"Historically, we were probably viewed a bit more as a tactical device supplier," he said in the one-on-one. "Today, we're much more of an integral part of enabling them to execute on their strategy."

Catch the discussion

a man wearing a suit and tie smiling at the camera: William Doyle, Executive Chairman, Novocure © Provided by CNBC LLC William Doyle, Executive Chairman, Novocure

Novocure, an oncology company that launched a novel cancer treatment that doesn't involve surgery or radiation, recently reported its first quarter of positive operating income. The company's Tumor Treating Fields is gaining approval among the public, Cramer noted.

"We have to educate doctors and we have to educate patients and we have to keep publishing papers, and we've just done that at a steady clip so that our therapy is becoming accepted," Chairman Bill Doyle told the host.

Novocure was also designated Category 1 by the National Comprehensive Cancer Network.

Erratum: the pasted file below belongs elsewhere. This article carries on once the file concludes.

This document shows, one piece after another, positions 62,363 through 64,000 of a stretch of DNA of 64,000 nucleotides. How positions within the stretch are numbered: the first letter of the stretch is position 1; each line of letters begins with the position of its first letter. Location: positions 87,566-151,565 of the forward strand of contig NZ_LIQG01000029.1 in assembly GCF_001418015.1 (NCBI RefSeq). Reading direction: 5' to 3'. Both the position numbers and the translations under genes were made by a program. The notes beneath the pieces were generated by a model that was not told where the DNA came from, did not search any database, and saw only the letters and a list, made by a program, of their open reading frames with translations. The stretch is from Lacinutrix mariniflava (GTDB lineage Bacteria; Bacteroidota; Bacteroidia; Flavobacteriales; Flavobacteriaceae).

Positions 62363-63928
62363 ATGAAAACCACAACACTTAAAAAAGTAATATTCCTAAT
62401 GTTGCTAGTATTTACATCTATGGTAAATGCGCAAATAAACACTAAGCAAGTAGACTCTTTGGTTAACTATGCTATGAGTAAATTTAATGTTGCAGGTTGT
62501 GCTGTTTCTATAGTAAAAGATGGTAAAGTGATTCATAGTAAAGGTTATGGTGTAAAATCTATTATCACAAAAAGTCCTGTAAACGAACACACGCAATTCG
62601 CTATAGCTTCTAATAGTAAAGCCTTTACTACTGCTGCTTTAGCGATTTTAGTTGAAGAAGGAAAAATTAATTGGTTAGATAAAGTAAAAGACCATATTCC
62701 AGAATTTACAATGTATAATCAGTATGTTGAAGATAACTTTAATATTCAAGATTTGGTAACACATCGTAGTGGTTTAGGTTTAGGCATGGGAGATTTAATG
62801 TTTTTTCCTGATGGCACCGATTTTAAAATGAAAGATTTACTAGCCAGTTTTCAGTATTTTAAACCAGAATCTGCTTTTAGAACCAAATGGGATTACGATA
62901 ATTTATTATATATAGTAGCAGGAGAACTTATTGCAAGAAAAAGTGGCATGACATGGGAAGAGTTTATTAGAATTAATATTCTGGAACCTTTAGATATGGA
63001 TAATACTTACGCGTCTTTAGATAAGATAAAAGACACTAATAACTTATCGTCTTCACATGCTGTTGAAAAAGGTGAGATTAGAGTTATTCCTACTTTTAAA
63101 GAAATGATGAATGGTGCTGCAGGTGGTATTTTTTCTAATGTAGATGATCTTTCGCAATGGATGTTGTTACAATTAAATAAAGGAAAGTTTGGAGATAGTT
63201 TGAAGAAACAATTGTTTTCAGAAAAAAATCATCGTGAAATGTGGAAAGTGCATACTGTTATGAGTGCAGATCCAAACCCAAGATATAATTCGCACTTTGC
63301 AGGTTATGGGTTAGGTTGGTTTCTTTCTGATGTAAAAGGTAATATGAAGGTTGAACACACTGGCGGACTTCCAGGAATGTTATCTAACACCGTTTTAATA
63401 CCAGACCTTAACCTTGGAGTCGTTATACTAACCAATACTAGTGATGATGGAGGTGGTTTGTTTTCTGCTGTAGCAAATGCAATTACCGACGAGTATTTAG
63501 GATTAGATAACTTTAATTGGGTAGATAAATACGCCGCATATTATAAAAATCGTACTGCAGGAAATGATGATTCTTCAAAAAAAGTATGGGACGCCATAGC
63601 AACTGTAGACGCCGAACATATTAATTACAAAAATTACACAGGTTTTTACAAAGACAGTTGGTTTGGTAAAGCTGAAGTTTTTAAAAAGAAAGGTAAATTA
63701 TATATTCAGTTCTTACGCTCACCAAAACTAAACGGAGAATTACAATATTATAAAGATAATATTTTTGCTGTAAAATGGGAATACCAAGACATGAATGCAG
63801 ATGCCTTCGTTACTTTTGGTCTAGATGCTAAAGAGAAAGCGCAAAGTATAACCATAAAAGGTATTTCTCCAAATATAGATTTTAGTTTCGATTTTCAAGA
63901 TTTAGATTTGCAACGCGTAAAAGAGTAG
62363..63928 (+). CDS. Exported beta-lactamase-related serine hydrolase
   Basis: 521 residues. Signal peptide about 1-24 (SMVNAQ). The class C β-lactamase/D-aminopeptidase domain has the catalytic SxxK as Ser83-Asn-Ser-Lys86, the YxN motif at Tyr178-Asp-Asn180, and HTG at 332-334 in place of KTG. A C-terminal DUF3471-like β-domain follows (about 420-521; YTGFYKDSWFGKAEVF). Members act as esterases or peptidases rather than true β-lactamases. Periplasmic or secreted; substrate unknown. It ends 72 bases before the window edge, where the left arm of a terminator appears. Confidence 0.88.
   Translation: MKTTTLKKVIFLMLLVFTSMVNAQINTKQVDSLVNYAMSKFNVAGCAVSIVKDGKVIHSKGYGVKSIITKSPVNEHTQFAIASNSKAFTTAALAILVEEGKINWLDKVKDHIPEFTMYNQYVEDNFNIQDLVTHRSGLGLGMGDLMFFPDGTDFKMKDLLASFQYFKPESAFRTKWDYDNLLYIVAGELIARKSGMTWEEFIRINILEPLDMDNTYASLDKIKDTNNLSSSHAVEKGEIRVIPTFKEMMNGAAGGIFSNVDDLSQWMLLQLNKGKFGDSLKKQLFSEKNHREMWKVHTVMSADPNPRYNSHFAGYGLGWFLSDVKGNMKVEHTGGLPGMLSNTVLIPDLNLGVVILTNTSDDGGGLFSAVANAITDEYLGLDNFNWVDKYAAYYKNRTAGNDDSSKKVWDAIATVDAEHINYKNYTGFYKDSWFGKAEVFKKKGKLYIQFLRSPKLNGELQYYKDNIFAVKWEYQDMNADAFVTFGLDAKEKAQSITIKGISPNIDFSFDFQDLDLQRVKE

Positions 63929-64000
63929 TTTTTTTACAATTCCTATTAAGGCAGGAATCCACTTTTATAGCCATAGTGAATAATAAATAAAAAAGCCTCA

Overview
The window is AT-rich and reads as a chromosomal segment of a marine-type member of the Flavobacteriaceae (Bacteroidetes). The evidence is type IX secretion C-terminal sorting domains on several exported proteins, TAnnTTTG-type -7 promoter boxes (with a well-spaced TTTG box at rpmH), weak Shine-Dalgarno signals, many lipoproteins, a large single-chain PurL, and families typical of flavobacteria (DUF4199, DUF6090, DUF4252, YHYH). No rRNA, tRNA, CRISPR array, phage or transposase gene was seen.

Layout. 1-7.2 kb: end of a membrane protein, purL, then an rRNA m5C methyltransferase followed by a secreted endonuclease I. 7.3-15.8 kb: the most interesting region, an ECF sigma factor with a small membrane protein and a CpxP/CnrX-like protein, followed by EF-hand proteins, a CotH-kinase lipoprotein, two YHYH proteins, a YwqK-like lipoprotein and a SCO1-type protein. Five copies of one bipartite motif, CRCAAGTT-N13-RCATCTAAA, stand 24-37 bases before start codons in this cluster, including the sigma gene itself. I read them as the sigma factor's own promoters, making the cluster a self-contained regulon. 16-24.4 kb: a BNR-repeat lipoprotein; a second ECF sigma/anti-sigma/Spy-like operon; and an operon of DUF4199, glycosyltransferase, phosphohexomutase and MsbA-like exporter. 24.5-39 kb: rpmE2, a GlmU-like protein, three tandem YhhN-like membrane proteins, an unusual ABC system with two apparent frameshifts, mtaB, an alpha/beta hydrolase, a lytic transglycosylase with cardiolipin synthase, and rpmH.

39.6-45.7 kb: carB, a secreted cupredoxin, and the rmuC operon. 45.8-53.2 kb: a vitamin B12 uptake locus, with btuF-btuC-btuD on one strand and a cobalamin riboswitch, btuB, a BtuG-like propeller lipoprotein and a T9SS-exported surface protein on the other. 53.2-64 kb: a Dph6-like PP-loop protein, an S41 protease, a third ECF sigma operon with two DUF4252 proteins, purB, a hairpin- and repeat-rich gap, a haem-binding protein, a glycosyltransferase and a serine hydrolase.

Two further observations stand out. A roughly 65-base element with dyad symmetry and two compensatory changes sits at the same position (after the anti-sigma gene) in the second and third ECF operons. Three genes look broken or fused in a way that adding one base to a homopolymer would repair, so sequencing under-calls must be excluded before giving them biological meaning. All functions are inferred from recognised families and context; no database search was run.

"This is the group of leading medical schools that essentially determines standards of care," Doyle explained. "Category 1 is their highest designation. That helped a lot too."

Cramer's lightning round: Own Lockheed Martin. It's going to go up

In Cramer's lightning round, the "Mad Money" zips through his thoughts about callers' favorite stock picks of the day.

  • Alibaba Group: "I'm not against owning this stock 'cause it's the only Chinese stock I'm recommending. I think business is quite good … I think you'll be O.K."
  • Automatic Data Processing: "My short and long term is listen and listen good. [CEO] Carlos Rodriguez is doing a terrific job. The stock has been a complete horse. I think you're right to be in it short, medium and long term."
  • Lockheed Martin: "I'm going to say own it, own it. Lockheed Martin goes higher."

Disclosure: Cramer's charitable trust owns shares of Apple.

Questions for Cramer? Call Cramer: 1-800-743-CNBC

AdChoices
AdChoices
AdChoices

More from CNBC

image beaconimage beaconimage beacon